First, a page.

Fed to downgrade expectations?
The U.S. Federal Reserve Building in Washington, D.C.
TEXT OF INTERVIEW
Steve Chiotakis: Retail sales fell by half a percent in June. That's worse than expected, and a second straight month of declines. And in another Commerce Department report out today, we found out U.S. business inventories rose less than expected in May. Analysts say merchants may be avoiding the build-up of stock if they think demand is going to slow down. That kind of lackluster news plays into the Federal Reserve's worry that the economy isn't growing as much as it should.
Jon Hilsenrath broke the story this morning for the Wall Street Journal. He's chief economics correspondent for the paper. He's with us live from Washington. Hi Jon.
Jon Hilsenrath: Hi there. Thanks for having me on.
Chiotakis:You got it. What are the rumblings coming from the Fed?
Hilsenrath: We're going to be getting minutes this afternoon from the Fed's last meeting in late June. And what we're going to learn in those minutes is that they've downgraded their forecast for economic growth in the second half of the year and into 2011. And if they started a debate, you know, they spent most of the beginning of this year talking about how to exit from their raising money policies. Now they're starting to wonder, "Maybe we should be doing more."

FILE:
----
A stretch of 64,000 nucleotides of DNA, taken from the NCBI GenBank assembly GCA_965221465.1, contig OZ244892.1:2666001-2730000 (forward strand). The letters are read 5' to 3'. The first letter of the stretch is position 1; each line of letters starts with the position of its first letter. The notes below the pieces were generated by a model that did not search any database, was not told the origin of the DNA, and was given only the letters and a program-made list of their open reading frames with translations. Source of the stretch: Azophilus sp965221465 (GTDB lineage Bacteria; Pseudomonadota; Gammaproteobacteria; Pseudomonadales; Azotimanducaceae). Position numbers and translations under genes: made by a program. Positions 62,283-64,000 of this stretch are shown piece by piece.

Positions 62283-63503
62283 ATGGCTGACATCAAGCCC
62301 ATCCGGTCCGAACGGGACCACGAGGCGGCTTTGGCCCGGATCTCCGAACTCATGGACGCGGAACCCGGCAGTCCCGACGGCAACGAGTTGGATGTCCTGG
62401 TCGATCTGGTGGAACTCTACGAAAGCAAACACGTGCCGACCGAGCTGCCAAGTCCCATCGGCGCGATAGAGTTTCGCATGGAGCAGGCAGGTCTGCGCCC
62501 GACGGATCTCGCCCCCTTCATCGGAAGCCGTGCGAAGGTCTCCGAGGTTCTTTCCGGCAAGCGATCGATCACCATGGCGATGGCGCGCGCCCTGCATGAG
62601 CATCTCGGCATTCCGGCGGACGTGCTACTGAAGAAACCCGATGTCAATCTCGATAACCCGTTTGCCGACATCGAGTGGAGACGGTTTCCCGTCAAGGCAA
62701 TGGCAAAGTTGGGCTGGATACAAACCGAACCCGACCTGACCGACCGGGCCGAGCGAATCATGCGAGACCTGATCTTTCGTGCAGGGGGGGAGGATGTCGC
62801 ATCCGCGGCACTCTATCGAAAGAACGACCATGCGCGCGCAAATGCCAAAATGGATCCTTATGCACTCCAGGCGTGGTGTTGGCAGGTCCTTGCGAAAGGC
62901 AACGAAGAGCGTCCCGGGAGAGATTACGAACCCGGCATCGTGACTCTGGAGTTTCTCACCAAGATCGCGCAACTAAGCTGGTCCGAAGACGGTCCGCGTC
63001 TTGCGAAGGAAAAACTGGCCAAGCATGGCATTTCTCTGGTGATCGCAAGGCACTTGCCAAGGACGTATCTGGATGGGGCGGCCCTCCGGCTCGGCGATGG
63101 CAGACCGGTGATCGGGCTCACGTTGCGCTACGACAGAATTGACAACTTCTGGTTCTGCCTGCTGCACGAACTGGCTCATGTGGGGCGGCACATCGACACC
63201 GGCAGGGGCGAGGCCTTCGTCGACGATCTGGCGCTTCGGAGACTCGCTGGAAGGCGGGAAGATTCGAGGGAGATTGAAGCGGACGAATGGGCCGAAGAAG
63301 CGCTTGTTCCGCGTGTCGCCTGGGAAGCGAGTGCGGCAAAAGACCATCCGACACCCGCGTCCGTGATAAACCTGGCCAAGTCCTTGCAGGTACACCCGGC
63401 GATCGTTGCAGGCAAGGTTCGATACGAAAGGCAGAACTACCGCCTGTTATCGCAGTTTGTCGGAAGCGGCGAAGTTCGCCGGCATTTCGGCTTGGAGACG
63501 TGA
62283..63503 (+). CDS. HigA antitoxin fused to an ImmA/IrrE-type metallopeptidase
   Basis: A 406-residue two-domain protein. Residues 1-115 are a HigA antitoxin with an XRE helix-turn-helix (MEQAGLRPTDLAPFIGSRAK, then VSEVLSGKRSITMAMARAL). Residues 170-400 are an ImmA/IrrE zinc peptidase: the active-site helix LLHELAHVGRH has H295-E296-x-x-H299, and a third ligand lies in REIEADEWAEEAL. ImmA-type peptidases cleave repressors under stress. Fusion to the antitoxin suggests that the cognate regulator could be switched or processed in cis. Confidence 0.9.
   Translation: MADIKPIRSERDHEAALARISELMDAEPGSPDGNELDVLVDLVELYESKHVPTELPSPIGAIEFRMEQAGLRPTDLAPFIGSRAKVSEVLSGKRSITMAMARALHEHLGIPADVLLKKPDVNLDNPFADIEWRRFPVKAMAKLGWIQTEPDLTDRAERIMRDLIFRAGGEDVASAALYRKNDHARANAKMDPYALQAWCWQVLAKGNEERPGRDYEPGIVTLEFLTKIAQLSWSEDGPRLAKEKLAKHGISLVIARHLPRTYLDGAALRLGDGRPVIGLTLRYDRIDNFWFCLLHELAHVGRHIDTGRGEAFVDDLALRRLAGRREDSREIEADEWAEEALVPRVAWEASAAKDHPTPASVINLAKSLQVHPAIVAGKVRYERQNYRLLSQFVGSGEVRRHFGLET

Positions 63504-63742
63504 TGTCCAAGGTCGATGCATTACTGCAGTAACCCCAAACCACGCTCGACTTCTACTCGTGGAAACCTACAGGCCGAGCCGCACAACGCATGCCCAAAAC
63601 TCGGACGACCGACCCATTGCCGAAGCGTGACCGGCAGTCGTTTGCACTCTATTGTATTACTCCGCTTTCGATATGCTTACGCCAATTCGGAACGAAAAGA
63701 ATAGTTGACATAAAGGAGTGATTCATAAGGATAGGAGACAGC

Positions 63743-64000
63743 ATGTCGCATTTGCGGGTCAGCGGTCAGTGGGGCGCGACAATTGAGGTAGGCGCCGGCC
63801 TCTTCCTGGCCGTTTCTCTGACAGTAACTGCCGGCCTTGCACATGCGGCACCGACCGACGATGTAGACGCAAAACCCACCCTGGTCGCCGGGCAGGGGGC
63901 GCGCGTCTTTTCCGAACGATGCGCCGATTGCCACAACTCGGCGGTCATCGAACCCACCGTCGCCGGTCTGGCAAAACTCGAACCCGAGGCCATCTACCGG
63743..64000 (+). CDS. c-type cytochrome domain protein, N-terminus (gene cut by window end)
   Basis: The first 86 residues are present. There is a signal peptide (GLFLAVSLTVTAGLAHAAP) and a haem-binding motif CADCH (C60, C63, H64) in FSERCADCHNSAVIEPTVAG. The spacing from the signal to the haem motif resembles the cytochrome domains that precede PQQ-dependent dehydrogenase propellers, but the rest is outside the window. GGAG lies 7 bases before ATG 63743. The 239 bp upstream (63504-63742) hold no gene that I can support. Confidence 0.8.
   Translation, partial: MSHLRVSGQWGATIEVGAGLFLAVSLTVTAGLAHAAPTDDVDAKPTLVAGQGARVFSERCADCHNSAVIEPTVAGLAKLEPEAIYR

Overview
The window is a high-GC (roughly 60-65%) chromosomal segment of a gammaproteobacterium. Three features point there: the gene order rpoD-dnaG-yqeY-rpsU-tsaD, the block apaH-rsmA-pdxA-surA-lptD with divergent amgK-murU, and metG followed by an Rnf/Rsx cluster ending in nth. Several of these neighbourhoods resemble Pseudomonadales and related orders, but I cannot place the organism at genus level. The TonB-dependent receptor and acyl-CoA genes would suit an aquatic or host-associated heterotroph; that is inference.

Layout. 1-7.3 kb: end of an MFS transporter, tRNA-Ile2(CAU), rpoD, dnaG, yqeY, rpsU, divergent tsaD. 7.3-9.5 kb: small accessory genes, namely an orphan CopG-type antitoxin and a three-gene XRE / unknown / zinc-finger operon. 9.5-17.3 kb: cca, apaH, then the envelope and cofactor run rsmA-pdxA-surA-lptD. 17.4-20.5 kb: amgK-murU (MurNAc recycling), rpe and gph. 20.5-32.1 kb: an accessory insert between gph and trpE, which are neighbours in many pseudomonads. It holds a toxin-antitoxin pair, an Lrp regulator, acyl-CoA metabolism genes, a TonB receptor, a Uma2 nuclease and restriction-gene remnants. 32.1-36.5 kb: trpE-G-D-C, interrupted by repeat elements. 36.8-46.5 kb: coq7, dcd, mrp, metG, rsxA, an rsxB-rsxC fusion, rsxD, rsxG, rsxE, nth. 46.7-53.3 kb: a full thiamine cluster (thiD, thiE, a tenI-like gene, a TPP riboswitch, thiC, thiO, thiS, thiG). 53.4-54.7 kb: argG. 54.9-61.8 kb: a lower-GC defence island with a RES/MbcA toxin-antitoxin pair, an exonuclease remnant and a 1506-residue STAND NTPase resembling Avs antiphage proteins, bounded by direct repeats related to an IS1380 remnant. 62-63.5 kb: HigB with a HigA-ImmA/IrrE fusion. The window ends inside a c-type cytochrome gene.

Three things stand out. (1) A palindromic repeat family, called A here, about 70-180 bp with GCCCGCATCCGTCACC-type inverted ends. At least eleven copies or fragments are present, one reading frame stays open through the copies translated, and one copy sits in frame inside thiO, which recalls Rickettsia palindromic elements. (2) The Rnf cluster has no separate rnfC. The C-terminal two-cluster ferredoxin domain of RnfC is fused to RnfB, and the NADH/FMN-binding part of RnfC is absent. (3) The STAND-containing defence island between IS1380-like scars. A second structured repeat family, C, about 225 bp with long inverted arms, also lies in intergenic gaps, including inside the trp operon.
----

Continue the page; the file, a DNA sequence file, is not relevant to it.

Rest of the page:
Chiotakis: A lot of the Board is seeing the same information, right? I mean, is this a matter of interpretation?
Hilsenrath:Well, there's disagreements at the Board about what they're seeing, and about what they should do. There are people at the Fed who worry a lot about inflation and then there are people at the Fed who worry about deflation. The ones who worryaboutu deflation, which isfallingn prices, are starting to think "maybe we should be doing more." But there's disagreements there too, not only on whether they should, but on how effective it would be. There's not a lot theycouldl do. Interest rates are already near zero. Last year, they went out and bought more than a trillion dollarswortht of mortgage bonds and Treasury debt, and they could do more of that. But there's disagreements among these Fed officials about how effective that would be. Interest rates are already pretty low. There's not much farther they can pus them down.
Chiotakis: Wall Street Journal's John Hilsenrath with us from Washington. Jon, thanks.